Vincent van Gogh did not start out as an artist. In fact, he had three attempts at different careers before he started his fabled work. A previous post about Van Gogh’s employment at Goupil and Cie, a prominent art dealership of the time, gives a good overview about his time there and about the company. The post today is an in-depth look at how he lived during his time as an art dealer, what his impressions were of his life.
First and foremost, as a young man of the time, Vincent van Gogh lived in a boarding house. Unmarried men usually let out a room in a boarding house where basic household services were provided, such as laundry and morning and evening meals. As Van Gogh started his career as a clerk for Goupil and Cie in their branch at the Hague at age sixteen in 1869, it was no wonder that he needed a place to provide basic living necessities. Due to his family’s limited funds, it was necessary for him to find work to lessen the burden on the main household. His younger brother Theo eventually joined Vincent at Goupil and Cie at a similar age four years after Vincent did.
Living in a city for the first time had the potential to be disastrous for a young man of sixteen. Luckily, he boarded with family friends, Willem Marinus Roos and his wife Dina, and several of his mother’s relatives lived in the Hague, a city on the western coast of the Netherlands. He was not without support and visited his family often. From 1869 to 1873, he worked first in the offices behind the gallery and then on the showroom floor. By most accounts, Vincent was a pleasant man and did well at his job, promoting quickly through the ranks like his Uncle Vincent, known as Uncle Cent, before him. Although retired from the art dealer business, Uncle Cent still had a financial hold in Goupil and Cie and used it to bring Vincent and Theo into the business. Vincent van Gogh also grew close to the Hague branch’s manager, Herman Tersteeg.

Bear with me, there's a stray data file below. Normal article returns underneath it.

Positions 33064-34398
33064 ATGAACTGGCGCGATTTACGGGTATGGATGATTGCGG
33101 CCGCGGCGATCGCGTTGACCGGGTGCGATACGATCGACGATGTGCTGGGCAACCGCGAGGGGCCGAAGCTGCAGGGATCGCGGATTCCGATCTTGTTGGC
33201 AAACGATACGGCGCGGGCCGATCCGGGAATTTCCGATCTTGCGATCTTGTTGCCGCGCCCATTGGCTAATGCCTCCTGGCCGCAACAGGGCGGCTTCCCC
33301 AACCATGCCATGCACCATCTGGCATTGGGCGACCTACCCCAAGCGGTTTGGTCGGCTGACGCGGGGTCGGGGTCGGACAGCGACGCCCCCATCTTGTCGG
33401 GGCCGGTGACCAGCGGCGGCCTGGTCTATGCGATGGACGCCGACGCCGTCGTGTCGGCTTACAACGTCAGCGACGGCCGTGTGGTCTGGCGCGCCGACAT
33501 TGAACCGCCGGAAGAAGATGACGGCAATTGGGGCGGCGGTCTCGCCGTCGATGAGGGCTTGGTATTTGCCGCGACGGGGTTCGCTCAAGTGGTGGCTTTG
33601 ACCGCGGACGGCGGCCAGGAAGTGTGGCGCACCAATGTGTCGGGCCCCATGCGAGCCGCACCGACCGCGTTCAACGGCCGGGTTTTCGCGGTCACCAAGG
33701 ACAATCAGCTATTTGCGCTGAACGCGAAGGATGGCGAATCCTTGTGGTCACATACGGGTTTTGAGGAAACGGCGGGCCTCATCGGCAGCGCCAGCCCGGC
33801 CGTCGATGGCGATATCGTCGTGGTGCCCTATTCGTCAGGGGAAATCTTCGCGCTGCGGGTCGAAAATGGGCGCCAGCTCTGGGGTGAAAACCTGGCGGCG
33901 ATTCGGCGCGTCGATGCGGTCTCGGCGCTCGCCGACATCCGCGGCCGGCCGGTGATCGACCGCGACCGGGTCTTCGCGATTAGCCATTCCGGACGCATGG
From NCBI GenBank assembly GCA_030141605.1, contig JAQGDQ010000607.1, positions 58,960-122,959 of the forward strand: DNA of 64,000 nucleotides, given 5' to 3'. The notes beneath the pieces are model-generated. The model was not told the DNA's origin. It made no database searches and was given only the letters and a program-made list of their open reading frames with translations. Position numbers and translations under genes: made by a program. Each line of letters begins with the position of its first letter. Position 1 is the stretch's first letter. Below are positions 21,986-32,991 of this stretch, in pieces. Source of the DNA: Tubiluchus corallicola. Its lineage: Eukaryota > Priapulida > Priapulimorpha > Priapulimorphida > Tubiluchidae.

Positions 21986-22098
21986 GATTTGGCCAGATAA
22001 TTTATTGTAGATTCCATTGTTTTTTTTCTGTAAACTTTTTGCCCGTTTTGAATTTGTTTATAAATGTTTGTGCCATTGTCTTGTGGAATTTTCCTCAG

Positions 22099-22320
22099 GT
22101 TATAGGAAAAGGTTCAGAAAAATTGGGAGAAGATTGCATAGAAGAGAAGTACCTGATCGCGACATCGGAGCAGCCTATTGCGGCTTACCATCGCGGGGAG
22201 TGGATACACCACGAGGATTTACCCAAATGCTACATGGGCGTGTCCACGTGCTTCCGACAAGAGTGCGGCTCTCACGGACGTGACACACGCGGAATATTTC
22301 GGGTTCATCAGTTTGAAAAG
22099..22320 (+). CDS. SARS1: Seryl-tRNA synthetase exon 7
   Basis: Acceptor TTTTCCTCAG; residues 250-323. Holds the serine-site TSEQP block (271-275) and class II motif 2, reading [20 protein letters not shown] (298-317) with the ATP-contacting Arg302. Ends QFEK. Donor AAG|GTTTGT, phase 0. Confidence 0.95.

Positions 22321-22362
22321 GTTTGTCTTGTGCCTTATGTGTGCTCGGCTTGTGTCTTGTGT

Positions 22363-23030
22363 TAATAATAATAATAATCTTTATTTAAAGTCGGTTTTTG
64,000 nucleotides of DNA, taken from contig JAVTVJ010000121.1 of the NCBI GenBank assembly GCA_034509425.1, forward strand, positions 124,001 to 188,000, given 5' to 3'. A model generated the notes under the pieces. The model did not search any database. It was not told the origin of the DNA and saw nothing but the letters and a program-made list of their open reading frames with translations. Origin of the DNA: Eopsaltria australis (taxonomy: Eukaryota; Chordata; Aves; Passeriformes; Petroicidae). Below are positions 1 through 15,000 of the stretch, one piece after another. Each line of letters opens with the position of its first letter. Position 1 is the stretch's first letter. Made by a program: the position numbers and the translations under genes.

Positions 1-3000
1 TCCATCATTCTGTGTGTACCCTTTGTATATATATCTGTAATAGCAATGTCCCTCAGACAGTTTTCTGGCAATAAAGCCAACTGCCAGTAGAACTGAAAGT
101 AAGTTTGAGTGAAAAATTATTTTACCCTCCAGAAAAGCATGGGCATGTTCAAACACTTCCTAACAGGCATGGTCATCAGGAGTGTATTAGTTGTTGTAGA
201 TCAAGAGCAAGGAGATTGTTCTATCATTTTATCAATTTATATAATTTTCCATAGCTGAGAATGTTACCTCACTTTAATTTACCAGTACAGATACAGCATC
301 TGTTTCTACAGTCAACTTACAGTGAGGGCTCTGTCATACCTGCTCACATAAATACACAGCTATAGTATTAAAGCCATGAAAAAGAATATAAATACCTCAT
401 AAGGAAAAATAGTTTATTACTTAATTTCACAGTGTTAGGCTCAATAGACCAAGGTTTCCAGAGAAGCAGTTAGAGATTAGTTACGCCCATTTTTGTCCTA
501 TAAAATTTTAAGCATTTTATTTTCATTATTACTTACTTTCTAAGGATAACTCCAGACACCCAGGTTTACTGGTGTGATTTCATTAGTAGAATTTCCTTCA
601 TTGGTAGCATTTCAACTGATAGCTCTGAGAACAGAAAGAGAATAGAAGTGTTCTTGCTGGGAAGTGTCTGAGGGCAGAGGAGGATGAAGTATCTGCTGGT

In the beginning, Vincent was happy with his work. In the first few letters he sent to Theo, he continually reassured Theo that he would grow accustomed to life as a working man and repeated that he was happy that they both worked for the same company. His exact words in the third letter are, “I’m really very happy that you’re also part of this firm. It’s such a fine firm, the longer one is part of it the more enthusiastic one becomes. The beginning is perhaps more difficult than in other jobs, but keep your chin up and you’ll get along” (letter 3). Granted, Vincent had just received a promotion and a bonus, but the encouraging tone was common when he wrote about work to his brother. Many of his letters list what he had found for clients, what art was in demand. He often asked Theo about how he found his work, what parts he liked.
In addition, at an earlier part of the letter Van Gogh mentions that he would be self-supporting as his wages increased to 50 guilders (the currency of the Netherlands) a month. Until then, it wouldn’t have been unusual for his parents to send him some money to help him get by; it was cheaper than still having him live at home with them. More money allowed him to relieve his parents of some financial burden and become a man in the eyes of society. At least as much of a man as anyone can be at the age of twenty.
Around March of 1873, Vincent received notice that he would be given another promotion and a transfer to the London office. While the idea excited him, he admitted that he would miss the Hague and its surroundings. In the subsequent letters, Van Gogh mentioned several concerns about money being an issue as the cost of living in London was higher than the Hague. He worried that he wouldn’t be able to find a boarding house, that he would have to let rooms and take care of all the duties of a household by himself.